Women retiring this year are nearly three times as likely as men to have only the state pension to live on, according to a report.
Some 20% of women, who often take career breaks or work part time to support families, said they have no other pension provision, compared with 7% of men, the research by insurer Prudential found.
The research, carried out among more than 1,000 people intending to retire in 2014, also found that nearly one in five (18%) people will have an income below the "minimum income standard" as defined by the Joseph Rowntree Foundation (JRF).
The JRF estimates that a single pensioner needs an income of at least £8,600 a year to reach a minimum socially acceptable standard of living; a retired couple needs an annual income of more than £12,500.
Across Britain, people expecting to retire this year in the North East and South West are the most likely to rely on the state pension, with 20% of people in both these regions saying they will have no other pension.
This year's retirees in the North West will be the least reliant on the state pension the survey predicts, with just 8% entering retirement without any private pension savings.
In Scotland, 9% of people retiring this year said they will be doing so without any private pension, which was the second lowest figure after the North West. I n Wales this figure was 16%.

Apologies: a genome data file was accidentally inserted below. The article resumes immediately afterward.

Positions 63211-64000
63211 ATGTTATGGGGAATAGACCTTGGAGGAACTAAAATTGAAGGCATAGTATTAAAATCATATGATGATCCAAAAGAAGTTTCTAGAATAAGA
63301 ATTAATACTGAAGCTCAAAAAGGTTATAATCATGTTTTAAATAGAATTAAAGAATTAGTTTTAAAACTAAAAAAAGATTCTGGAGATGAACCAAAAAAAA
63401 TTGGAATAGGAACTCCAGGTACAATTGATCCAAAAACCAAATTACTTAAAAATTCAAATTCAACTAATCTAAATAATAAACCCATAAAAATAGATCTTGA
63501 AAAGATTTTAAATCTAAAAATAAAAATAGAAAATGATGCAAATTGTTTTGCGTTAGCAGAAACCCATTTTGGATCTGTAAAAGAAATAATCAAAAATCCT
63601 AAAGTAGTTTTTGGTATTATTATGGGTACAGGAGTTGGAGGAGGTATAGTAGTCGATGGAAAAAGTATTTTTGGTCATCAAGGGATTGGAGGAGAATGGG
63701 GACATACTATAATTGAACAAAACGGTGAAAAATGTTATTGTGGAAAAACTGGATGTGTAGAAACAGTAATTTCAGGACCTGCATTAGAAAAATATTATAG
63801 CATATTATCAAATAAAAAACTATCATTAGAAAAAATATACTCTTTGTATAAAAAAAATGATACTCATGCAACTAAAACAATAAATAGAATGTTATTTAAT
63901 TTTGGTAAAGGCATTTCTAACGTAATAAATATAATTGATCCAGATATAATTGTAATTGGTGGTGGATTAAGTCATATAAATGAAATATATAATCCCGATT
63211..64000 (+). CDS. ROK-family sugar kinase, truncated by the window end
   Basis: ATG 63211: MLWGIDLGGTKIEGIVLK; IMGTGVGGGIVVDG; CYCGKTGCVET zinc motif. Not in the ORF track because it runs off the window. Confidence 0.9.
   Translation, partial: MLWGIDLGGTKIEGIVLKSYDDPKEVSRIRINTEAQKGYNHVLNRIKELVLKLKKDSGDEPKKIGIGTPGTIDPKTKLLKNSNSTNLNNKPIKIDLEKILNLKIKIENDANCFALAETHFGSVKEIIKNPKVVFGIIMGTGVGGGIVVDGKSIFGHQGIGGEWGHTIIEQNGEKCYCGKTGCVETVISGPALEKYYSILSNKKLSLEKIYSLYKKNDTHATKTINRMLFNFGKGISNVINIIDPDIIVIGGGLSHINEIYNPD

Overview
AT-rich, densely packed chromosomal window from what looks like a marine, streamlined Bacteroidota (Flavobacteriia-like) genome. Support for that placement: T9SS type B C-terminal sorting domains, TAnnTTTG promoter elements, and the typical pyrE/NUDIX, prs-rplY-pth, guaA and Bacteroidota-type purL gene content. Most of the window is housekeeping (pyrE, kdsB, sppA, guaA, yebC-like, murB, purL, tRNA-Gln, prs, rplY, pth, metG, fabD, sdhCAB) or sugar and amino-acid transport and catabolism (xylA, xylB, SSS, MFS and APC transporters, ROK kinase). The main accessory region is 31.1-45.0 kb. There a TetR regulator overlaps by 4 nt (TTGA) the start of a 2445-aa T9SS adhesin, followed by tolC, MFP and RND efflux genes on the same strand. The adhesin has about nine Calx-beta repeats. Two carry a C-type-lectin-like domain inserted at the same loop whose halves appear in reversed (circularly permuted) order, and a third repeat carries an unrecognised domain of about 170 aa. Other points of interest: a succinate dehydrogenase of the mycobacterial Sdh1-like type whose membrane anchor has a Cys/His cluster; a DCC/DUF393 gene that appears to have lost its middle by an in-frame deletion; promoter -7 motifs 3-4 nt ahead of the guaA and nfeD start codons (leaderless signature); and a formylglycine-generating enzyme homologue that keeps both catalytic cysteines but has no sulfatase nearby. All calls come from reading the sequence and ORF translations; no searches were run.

On average, people thought the state pension would make up around 35% of their expected retirement income, which is the same proportion that is typically expected to come from company pension schemes.
The state pension typically makes up 42% of a woman's expected retirement incomes compared with 28% for a man.
The findings follow a series of shake-ups announced by the Government for the pensions industry in recent weeks, which aim to prevent people being placed into workplace pension schemes with high charges as reforms to automatically place people into pensions are rolled out.
The Government has also announced measures to make it easier for people to cash in their pension pot when they retire, rather than having to buy an annuity, which usually guarantees someone a fixed income for the rest of their life. Annuity rates have plunged in recent years and there have also been concerns about people not shopping around properly to get the best annuity deal.
Vince Smith-Hughes, a retirement income expert at Prudential, said: "The changes to pensions and how people can take their retirement income announced in the Budget last month will provide savers and retirees with more choices.
"However they don't alter the fundamental fact that many people are not saving enough for a comfortable retirement."
Minister for Pensions Steve Webb said women have been treated as "second class citizens" in retirement for too long.
He said: " We are building a fairer retirement by automatically enrolling millions of workers and introducing a new flat rate state pension.
"For older women we are protecting the state pension by increasing it through the triple lock to highest share of earnings in over 20 years and now they can boost their retirement income through the state pension top up."
Here are the percentages of people who said they will be retiring this year without a private pension, by region:
:: North East, 20%
South West, 20%
South East, 15%
Yorkshire and the Humber, 15%
West Midlands, 14%
East Midlands, 12%
North West, 8%
UK average, 14%